A woman photographing sharks at Trinidad Beach State Park in northern California was bitten by her subject.
The unidentified photographer was among a group of people watching a sick salmon shark swim in the shallows and onto the beach July 15.
Once the dying shark was in 2 inches of water, the woman approached it to take a photo. When a wave washed the shark into the woman, it bit her right foot.
The 58-year-old woman turned to run, but twisted her knee, which resulted in a second injury.
Emergency personnel were contacted around 2:00 p.m. and assisted the woman from the beach.
Although the shark bite may have required stitches, her main injury was from her twisted knee.
It is not unusual for salmon sharks to wash up on the beach. Encephalitis, a common bacterial infection which effects the brain, has been found in the shark species before.
“We are experiencing somewhat of a phenomenon. It’s fairly normal that salmon sharks get washed up on the shore in this area,” State Park Ranger Keven Harder told Tracking Sharks.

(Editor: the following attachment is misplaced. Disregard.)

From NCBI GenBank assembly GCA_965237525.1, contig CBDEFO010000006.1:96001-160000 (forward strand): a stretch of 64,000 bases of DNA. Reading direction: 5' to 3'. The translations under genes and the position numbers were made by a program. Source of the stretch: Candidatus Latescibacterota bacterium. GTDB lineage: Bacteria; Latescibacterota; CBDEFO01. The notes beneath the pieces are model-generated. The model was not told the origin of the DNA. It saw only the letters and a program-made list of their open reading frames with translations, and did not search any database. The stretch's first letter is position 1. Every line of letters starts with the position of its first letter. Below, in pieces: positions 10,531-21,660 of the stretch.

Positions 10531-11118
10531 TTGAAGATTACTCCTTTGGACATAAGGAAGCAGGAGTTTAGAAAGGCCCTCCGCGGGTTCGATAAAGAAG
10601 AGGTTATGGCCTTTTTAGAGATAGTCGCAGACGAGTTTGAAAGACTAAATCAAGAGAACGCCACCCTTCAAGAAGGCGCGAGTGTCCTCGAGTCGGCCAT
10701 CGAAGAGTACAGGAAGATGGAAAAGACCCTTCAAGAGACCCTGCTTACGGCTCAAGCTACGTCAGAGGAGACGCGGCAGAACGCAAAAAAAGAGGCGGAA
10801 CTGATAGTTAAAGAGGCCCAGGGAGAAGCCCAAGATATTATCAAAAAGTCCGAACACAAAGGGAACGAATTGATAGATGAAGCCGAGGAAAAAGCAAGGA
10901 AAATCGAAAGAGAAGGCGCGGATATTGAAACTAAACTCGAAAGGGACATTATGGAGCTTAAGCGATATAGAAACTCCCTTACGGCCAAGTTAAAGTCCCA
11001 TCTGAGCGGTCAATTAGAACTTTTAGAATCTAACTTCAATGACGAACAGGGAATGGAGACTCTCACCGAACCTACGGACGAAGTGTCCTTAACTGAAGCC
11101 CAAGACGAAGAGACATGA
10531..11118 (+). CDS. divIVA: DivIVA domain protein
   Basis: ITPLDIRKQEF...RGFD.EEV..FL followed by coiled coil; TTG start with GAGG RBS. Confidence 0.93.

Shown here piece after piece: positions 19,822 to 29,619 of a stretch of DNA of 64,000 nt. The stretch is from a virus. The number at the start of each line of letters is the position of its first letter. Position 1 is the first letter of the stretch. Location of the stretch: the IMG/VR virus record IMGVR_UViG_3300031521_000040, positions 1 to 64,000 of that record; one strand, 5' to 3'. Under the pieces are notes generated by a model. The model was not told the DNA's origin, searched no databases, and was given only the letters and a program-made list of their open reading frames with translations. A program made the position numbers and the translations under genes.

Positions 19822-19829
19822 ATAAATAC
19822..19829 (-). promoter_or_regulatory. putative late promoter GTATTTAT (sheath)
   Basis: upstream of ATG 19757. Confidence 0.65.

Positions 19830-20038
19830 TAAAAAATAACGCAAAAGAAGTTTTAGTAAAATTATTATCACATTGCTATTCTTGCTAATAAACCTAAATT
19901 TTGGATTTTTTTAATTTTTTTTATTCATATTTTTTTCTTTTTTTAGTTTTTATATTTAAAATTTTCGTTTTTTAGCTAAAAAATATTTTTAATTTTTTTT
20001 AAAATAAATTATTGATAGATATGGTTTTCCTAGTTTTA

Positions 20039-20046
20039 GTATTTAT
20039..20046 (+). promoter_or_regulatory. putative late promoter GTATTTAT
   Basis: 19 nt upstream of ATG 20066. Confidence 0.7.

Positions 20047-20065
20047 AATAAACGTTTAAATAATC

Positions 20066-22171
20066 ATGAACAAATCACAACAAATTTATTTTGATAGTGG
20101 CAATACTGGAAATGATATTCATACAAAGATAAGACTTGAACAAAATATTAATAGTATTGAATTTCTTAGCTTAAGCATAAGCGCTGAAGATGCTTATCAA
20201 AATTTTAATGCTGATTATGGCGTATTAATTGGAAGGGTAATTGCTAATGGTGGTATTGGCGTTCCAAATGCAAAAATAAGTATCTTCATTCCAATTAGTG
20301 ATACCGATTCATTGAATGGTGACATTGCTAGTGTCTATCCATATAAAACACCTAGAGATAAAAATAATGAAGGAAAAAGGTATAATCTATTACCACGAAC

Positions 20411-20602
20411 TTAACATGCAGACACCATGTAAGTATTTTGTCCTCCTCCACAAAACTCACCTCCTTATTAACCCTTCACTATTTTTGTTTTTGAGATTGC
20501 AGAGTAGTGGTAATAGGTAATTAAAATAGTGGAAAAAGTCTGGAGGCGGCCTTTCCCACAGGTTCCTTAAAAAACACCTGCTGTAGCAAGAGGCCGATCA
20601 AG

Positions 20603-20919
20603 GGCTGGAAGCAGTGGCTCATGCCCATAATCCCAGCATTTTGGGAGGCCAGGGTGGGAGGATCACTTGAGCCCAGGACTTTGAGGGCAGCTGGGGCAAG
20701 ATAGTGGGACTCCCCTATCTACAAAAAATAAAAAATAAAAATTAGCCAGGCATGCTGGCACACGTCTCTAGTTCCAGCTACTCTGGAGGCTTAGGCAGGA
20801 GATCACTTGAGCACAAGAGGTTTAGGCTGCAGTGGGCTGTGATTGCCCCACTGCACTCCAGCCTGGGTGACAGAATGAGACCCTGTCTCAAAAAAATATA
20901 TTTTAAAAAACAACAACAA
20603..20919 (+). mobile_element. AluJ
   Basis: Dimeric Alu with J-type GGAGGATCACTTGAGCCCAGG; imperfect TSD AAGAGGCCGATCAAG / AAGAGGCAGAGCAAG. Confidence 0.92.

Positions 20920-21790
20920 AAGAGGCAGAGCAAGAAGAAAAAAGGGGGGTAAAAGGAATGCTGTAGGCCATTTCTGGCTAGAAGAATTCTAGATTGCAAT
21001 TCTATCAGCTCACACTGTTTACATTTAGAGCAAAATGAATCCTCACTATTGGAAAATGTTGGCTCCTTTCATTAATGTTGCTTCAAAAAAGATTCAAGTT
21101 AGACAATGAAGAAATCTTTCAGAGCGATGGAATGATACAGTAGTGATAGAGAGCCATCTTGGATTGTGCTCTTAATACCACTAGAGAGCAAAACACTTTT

He also said there have been 4 documented cases in the last 4 weeks, which is “more than what would be considered normal. I want people to know that it is not normal behavior that a shark is trying to beach itself. Should anyone should see abnormal behavior like this, do not approach the animal, instead contact authorities.
“It is a crime to harass a marine animal so treat it as such and stay away from it. Don’t try to catch it, don’t try to take pictures with it.”
There have been a total of 54 shark attack bites (41 with injury, 9 of which are considered provoked*) publicly reported in 2018. Two fatal**; 16 were reported in the U.S., with 7 occurring in Florida and 2 in Hawaii. Fifteen have been reported in Australia, none fatal. Five unconfirmed bites, worldwide, not included in the total count.
All locations have been marked on the 2018 Shark Attack Bites Tracking Map.
*Provoked defined as spearfishing, feeding sharks, fishing, etc. (listed with green marker).
**One possible scavenge